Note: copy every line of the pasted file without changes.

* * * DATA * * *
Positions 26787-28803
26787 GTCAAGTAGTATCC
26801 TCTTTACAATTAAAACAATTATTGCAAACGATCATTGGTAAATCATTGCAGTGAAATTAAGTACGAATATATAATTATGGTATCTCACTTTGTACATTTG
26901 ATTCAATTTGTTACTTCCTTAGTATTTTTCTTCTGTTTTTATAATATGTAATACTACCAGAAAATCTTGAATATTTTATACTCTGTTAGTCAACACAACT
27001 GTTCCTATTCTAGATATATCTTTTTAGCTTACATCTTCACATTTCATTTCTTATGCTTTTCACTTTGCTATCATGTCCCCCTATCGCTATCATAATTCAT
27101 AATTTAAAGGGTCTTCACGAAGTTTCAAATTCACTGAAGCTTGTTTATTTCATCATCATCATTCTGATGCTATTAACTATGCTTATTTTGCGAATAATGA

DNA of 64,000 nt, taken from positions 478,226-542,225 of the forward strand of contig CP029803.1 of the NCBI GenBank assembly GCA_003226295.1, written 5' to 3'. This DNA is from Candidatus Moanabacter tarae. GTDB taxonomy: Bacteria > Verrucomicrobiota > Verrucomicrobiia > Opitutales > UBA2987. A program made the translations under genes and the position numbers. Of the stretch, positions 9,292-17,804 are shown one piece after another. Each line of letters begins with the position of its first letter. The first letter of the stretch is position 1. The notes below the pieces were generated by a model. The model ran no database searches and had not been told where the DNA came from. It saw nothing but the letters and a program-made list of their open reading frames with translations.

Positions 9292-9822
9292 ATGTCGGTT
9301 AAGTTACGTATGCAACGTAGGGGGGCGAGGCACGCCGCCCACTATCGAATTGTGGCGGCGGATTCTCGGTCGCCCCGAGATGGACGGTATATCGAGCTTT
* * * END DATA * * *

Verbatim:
Positions 26787-28803
26787 GTCAAGTAGTATCC
26801 TCTTTACAATTAAAACAATTATTGCAAACGATCATTGGTAAATCATTGCAGTGAAATTAAGTACGAATATATAATTATGGTATCTCACTTTGTACATTTG
26901 ATTCAATTTGTTACTTCCTTAGTATTTTTCTTCTGTTTTTATAATATGTAATACTACCAGAAAATCTTGAATATTTTATACTCTGTTAGTCAACACAACT
27001 GTTCCTATTCTAGATATATCTTTTTAGCTTACATCTTCACATTTCATTTCTTATGCTTTTCACTTTGCTATCATGTCCCCCTATCGCTATCATAATTCAT
27101 AATTTAAAGGGTCTTCACGAAGTTTCAAATTCACTGAAGCTTGTTTATTTCATCATCATCATTCTGATGCTATTAACTATGCTTATTTTGCGAATAATGA

DNA of 64,000 nt, taken from positions 478,226-542,225 of the forward strand of contig CP029803.1 of the NCBI GenBank assembly GCA_003226295.1, written 5' to 3'. This DNA is from Candidatus Moanabacter tarae. GTDB taxonomy: Bacteria > Verrucomicrobiota > Verrucomicrobiia > Opitutales > UBA2987. A program made the translations under genes and the position numbers. Of the stretch, positions 9,292-17,804 are shown one piece after another. Each line of letters begins with the position of its first letter. The first letter of the stretch is position 1. The notes below the pieces were generated by a model. The model ran no database searches and had not been told where the DNA came from. It saw nothing but the letters and a program-made list of their open reading frames with translations.

Positions 9292-9822
9292 ATGTCGGTT
9301 AAGTTACGTATGCAACGTAGGGGGGCGAGGCACGCCGCCCACTATCGAATTGTGGCGGCGGATTCTCGGTCGCCCCGAGATGGACGGTATATCGAGCTTT